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Today’s Top Headlines

Hong Kong's Fiscal Policies Unsustainable, Working Group Says

by Mary Swire,, Hong Kong

05 March 2014

The Working Group on Long-Term Fiscal Planning, which was set up in June 2013 to look at the state of Hong Kong's public finances, has suggested that a future structural fiscal gap will require the Government to find additional tax revenue.

According to the Working Group's analysis, Hong Kong's overall fiscal position in the short- to medium-term remains healthy. In the longer term, however, the Government must seek to align the growth rates of its revenue and expenditure, it says.

It projects the economy will have a nominal annual growth rate of 4.4 percent until 2041, with government revenue growing at around the same annual rate (4.5 percent), reaching 19.8 percent of gross domestic product (GDP) in 2041-42. If education, social welfare and health services remain unchanged, the Working Group projects 5.3 percent annual growth in public expenditure, and therefore a structural fiscal deficit from 2029-30.

However, if funding for the three services were to increase by 3 percent annually, in line with historic trends, government expenditure would grow by an average 7.5 percent per year, and a structural fiscal deficit would surface in seven years.

The Group recommends keeping public spending at the same level as revenue, at around 20 percent of GDP, by prioritizing "with a greater regard to long-term affordability and readiness to accept offsetting savings" in policy areas.

The Working Group "holds strongly that the projections from this report should be treated as a wake-up call for the Government and the community to appreciate the scale of the structural deficit problem that could beset the Hong Kong community, given the ageing population and other known and potential financial commitments."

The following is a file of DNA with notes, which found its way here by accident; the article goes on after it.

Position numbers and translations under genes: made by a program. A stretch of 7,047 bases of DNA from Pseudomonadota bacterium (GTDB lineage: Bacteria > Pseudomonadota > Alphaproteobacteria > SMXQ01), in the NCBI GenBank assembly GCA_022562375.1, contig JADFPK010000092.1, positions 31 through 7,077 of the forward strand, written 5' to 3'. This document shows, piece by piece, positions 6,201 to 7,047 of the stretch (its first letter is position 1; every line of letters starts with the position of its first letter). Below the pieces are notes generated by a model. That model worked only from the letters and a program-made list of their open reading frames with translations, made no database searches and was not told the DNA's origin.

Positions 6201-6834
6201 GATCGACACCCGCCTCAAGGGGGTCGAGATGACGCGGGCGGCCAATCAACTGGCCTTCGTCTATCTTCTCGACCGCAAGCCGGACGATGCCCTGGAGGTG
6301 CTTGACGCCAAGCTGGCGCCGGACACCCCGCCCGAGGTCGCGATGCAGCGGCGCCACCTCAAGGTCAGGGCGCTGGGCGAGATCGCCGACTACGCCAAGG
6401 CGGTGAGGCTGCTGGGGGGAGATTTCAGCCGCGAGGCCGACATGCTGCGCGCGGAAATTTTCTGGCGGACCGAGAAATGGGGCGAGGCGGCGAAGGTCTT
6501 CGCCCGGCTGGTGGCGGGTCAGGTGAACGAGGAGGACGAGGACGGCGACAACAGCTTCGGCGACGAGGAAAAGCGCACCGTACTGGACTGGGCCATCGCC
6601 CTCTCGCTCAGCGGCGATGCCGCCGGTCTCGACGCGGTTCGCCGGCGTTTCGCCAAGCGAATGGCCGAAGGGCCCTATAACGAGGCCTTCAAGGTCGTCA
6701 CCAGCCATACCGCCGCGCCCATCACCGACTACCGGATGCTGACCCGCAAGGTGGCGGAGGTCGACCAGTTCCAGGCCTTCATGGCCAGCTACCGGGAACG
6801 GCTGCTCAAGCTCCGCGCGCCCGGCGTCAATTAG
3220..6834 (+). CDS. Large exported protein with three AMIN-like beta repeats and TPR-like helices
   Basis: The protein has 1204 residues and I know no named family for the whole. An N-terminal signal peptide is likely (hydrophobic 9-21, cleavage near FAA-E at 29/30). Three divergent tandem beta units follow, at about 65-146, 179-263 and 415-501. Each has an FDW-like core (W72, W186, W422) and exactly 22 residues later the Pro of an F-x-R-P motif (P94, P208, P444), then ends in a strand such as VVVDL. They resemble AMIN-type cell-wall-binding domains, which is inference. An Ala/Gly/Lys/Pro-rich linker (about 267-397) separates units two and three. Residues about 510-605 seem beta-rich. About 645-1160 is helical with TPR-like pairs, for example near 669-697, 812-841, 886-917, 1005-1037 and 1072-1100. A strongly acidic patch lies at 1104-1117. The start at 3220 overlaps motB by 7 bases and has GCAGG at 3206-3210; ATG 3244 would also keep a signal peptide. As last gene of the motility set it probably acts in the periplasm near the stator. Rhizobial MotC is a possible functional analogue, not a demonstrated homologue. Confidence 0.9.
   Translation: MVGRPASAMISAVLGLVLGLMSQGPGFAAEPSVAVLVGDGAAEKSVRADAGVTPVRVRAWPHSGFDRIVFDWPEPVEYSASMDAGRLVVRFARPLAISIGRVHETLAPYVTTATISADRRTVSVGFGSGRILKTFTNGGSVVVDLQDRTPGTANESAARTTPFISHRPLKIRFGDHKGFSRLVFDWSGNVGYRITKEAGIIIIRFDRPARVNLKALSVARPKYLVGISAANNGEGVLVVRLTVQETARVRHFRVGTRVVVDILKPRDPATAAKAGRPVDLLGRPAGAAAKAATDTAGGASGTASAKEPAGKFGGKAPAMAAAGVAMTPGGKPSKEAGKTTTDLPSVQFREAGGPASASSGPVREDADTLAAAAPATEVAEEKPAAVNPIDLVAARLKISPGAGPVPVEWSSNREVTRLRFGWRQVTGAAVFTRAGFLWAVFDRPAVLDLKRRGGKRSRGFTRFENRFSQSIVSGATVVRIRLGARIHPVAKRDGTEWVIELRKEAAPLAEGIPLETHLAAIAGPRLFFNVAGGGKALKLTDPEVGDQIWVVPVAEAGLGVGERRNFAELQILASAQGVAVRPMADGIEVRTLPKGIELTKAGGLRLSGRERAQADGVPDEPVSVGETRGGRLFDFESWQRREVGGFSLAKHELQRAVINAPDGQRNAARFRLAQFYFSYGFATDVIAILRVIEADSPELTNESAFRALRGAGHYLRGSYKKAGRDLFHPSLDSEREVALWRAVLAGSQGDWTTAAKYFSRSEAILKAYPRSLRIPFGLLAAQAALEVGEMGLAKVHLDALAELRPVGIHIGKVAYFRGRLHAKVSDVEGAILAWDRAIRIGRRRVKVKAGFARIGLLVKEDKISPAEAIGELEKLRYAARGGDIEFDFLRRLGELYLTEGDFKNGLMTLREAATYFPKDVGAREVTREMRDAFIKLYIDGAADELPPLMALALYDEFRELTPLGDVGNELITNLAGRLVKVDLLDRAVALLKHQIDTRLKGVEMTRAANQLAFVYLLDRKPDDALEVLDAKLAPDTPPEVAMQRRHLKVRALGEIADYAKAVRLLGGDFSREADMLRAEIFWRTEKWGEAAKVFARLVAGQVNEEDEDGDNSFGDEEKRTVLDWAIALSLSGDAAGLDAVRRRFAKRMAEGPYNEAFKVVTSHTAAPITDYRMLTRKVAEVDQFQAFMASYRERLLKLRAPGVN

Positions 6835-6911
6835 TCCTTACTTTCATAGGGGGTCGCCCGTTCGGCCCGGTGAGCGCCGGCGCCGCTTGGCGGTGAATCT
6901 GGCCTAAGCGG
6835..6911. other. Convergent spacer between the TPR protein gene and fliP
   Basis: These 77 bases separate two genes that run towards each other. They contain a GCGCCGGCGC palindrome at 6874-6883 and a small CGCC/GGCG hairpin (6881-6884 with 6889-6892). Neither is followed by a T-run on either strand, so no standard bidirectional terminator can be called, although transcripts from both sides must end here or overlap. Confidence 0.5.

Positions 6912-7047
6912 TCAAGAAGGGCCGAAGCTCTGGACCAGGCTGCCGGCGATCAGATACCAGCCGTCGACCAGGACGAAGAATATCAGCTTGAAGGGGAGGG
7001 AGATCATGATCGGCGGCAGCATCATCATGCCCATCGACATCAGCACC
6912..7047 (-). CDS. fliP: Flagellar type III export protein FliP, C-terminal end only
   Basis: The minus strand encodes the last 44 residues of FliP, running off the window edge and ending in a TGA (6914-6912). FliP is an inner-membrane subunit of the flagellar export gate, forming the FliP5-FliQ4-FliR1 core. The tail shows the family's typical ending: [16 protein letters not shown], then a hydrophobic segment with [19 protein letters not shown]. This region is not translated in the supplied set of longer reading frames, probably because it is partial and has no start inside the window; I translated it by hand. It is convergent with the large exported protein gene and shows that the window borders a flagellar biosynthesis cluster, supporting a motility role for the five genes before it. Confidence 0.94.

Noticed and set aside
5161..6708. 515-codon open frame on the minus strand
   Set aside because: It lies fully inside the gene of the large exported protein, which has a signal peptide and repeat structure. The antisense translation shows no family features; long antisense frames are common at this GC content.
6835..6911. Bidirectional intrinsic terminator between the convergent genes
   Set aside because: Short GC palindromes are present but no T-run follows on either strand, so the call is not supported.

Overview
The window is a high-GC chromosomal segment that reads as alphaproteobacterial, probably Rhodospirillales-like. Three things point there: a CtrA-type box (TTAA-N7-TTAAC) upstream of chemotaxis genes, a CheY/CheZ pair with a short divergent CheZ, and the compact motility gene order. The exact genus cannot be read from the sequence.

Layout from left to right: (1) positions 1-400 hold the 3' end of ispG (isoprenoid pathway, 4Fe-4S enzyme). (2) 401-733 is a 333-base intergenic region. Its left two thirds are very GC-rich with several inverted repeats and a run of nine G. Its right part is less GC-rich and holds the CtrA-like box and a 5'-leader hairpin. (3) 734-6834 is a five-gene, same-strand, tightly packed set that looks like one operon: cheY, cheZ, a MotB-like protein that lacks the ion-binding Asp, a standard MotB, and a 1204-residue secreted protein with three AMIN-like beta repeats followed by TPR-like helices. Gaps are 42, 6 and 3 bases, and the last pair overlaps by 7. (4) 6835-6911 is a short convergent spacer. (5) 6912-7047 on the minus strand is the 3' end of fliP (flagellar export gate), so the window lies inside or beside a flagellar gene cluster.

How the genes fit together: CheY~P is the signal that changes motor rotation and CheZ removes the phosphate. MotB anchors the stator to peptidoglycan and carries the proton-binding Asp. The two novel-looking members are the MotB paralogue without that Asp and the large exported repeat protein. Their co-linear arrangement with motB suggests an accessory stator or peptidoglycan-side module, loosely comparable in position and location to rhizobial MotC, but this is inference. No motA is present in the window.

With regard to taxation, the Group recommends that the Government should "preserve, stabilize, and broaden the revenue base, by stepping up tax enforcement and reinforcing principles such as cost recovery, user pays, and polluter pays." Lastly, it should consider introducing new revenue items when new policies or services are implemented – for example, waste collection fees or "green" tax, the working group says.

Specifically, it says the Government should avoid an over-reliance on direct taxation, and not rule out new revenue sources. The Group notes that, "in the absence of a goods and services tax (GST), and with over 40 percent of non-tax revenue coming from land premium, the revenue streams for Hong Kong are more vulnerable to economic downturns as compared with other countries. The Government should accord more priority to indirect taxation. Indirect tax items, which have not been adjusted for years, should be reviewed."

Nevertheless, it is also admitted that "steps to broaden the tax base are bound to be controversial, as evidenced by the lack of public support for a proposed goods and services tax (GST) in the context of the Government's public consultation on tax reform conducted in 2006."

Financial Secretary John Tsang said the report "presents a clear warning which calls for serious attention." He said he will invite the group to give a more comprehensive analysis and projections on its recommendations for the Government and the community to discuss.

However, during his recent budget speech, Tsang concluded that, having regard to the competitiveness of Hong Kong and the impact on the community, there is little room for major tax hikes, and that "it would be controversial to propose any new taxes, which need thorough consideration and public discussion."

TAGS: environment | compliance | tax | tax compliance | property tax | goods and services tax (GST) | environmental tax | fees | Hong Kong | revenue statistics | tax reform | services

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